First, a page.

It is becoming painfully clear to the masses that their lot will not improve with the present government, or the one that would emerge following the parliamentary and presidential elections anticipated in the next few months. One can certainly say that the objective conditions that precipitated the uprising of 2011 are still in place.

The conditions and grievances that produced Egypt’s “revolutionary situation” remains as present today as three years ago, but as Lenin wrote, a revolutionary situation alone is never enough to give rise to a revolution but must be accompanied by the ability of the revolutionary class to take an action strong enough to dislocate the old government. What remains uncertain is when that “revolutionary mass action” will emerge.

The First Phase

Revolutionary change cannot be brought about by the military or under its auspices. Neither can it be delivered by a neoliberal religious-based organization that does not even shun the age-old repressive measures of the state apparatus. Clear as these facts may have been to some, it appears that Egyptians are forced to learn them the hard way.

In January 2011, the deployment of the Egyptian Armed Forces to the streets in the wake of fierce and bloody battles between the police and the protestors, which resulted in the defeat of the police forces and their complete disappearance from the streets, brought about the cheer that would last for the first few months of the revolution: “The people and the army are one hand.”

That cheer and  sentiment would become even more potent on February 11, when the spokesman of the Supreme Council of Armed Forces announced President Mubarak’ s resignation and the council’s takeover of the country’s government. In the following weeks, SCAF would announce that its governance would be a transitional phase during which it would oversee constitutional amendment, parliamentary, and presidential elections.

A nation celebrated and declared the victory of the revolution, and salutations flew in from around the world. Few were skeptical of this alliance of the military and the people, and it was these few who less than a month later returned to Tahrir to resume the sit-ins. SCAF quickly bared its teeth and in the continued absence of the police, subjected the protestors to massive repression.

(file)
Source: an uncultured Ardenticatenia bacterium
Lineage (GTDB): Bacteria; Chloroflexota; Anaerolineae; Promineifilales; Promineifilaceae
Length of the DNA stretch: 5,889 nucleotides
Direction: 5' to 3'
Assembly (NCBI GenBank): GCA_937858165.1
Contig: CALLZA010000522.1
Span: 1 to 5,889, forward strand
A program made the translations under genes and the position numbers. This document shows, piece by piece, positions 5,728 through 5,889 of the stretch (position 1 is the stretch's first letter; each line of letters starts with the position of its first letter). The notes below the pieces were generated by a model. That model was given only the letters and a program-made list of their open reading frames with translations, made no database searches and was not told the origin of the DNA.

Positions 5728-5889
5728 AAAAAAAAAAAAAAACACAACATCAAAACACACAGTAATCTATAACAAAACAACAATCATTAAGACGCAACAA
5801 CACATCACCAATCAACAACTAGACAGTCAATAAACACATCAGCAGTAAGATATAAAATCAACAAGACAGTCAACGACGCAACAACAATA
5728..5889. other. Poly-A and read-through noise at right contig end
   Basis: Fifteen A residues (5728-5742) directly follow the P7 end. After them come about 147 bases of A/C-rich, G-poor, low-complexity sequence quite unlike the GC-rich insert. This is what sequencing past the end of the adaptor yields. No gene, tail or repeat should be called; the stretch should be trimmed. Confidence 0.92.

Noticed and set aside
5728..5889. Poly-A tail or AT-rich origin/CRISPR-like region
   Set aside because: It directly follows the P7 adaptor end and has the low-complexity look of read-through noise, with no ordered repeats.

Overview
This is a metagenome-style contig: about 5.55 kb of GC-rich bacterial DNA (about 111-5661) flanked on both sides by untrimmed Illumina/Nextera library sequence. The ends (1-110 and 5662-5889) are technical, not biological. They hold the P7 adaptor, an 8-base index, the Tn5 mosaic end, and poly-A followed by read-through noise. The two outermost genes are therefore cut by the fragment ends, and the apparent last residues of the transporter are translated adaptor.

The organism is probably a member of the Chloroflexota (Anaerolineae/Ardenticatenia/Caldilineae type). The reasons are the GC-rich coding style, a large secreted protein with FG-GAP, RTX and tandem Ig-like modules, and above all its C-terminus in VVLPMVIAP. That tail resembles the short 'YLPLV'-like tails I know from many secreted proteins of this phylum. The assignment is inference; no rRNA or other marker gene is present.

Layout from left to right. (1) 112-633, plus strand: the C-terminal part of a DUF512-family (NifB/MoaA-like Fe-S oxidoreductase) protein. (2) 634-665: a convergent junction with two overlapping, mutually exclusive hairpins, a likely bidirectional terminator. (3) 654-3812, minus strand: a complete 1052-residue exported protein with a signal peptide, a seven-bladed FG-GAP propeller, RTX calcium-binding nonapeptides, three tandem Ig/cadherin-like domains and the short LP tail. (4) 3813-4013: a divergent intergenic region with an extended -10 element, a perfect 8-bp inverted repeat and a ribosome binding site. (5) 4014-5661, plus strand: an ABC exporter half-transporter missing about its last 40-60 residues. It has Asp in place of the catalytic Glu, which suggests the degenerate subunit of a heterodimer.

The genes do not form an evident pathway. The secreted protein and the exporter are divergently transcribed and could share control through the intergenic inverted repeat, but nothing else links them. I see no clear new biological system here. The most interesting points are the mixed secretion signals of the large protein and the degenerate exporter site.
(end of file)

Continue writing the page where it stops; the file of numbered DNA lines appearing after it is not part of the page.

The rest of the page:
The protestors’ demands focused on more transparency and a clearer commitment to the goals of the revolution, namely social justice, and a real elimination of Mubarak’s regime through the prosecution of the deposed president, senior members of his government and of the Egyptian business elite whose accumulation of wealth was augmented though corrupt dealings with Mubarak’s state.

Little was done by way of meeting these demands and as is now clear, much of what was done to assuage the protests did not bring the revolution closer to its goals. For example, while Mubarak, his sons and several of their cronies were arrested and charged with corruption as well as assaulting and even killing the protestors of January 2011, the most serious of these charges have been dropped over the course of the trials.

Here one should note that while SCAF’s Marshall Mohamed Hussein Tantawi was celebrated in the first half of 2011, for having “stood by the revolution and refused to attack the protestors,” his testimony at Mubarak’s trial obviously did not include any references to presidential orders of attacking the protestors. The Egyptian media passed over this paradox in silence.

In the summer of 2013, Mubarak and son were released from prison as was business tycoon and former head of the National Democratic Party’s policies’ committee, Ahmad Ezz, and others. While Mubarak’s minister of interior Habib al-Adly received a life sentence for using violence against the demonstrators, time has shown that the Egyptian police has not changed its policies and procedures much. Furthermore, SCAF proved no less murderous than the police as was repeatedly demonstrated in March, July, October and November of 2011.

The Brotherhood and the Military

Ironically enough, the most concrete gain of the continuous protests against SCAF was expediting the plans to transfer the government to an elected president. Ironically, while the Muslim Brotherhood was nearly absent from these street protests, amid claims of its complicity and secret dealings with SCAF, the organization finally emerged as the biggest winner with the election of president Mohammed Morsi in June 2012.

The broad base of the coalitions that came together to oust Mubarak in January and February of 2011 and the lack of a structured organization among them, two characteristics that helped produce this spectacular uprising, were among the reasons why these revolutionaries failed at the electoral process.

Morsi would spend a year in office, a year in which it would quickly become evident that he was more interested in courting Mubarak’s “deep state” than in strengthening the connections between the MB and other forces of resistance to the former regime. Amnesty for General Tantawi, Mubarak’s defense minister and former head of SCAF, a promotion of a SCAF member and chief of military intelligence to Minister of Defense, and Morsi’s obsequious speech in praise of Egyptian police on the second anniversary of the revolution on January 25, 2013 were only the most glaring signs of this interest.